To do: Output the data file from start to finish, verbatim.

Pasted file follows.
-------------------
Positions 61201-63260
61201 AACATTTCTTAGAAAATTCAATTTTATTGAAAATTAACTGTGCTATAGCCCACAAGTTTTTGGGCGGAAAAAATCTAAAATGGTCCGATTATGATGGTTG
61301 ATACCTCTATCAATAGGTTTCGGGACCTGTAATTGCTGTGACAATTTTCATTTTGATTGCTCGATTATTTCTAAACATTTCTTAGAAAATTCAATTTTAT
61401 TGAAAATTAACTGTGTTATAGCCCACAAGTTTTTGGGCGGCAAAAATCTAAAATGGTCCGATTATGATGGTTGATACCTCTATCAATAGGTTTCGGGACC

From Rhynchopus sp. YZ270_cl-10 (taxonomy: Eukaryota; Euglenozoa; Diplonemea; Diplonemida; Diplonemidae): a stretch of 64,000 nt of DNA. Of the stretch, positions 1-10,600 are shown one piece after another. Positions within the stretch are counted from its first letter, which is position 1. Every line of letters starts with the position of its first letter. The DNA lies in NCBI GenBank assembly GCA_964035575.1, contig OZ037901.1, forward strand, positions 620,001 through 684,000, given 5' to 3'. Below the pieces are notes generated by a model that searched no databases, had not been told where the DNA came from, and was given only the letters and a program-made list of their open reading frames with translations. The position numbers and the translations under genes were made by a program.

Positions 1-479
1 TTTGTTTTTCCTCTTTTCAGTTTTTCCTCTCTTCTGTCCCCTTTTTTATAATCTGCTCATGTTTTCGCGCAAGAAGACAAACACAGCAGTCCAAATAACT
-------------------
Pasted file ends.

Positions 61201-63260
61201 AACATTTCTTAGAAAATTCAATTTTATTGAAAATTAACTGTGCTATAGCCCACAAGTTTTTGGGCGGAAAAAATCTAAAATGGTCCGATTATGATGGTTG
61301 ATACCTCTATCAATAGGTTTCGGGACCTGTAATTGCTGTGACAATTTTCATTTTGATTGCTCGATTATTTCTAAACATTTCTTAGAAAATTCAATTTTAT
61401 TGAAAATTAACTGTGTTATAGCCCACAAGTTTTTGGGCGGCAAAAATCTAAAATGGTCCGATTATGATGGTTGATACCTCTATCAATAGGTTTCGGGACC

From Rhynchopus sp. YZ270_cl-10 (taxonomy: Eukaryota; Euglenozoa; Diplonemea; Diplonemida; Diplonemidae): a stretch of 64,000 nt of DNA. Of the stretch, positions 1-10,600 are shown one piece after another. Positions within the stretch are counted from its first letter, which is position 1. Every line of letters starts with the position of its first letter. The DNA lies in NCBI GenBank assembly GCA_964035575.1, contig OZ037901.1, forward strand, positions 620,001 through 684,000, given 5' to 3'. Below the pieces are notes generated by a model that searched no databases, had not been told where the DNA came from, and was given only the letters and a program-made list of their open reading frames with translations. The position numbers and the translations under genes were made by a program.

Positions 1-479
1 TTTGTTTTTCCTCTTTTCAGTTTTTCCTCTCTTCTGTCCCCTTTTTTATAATCTGCTCATGTTTTCGCGCAAGAAGACAAACACAGCAGTCCAAATAACT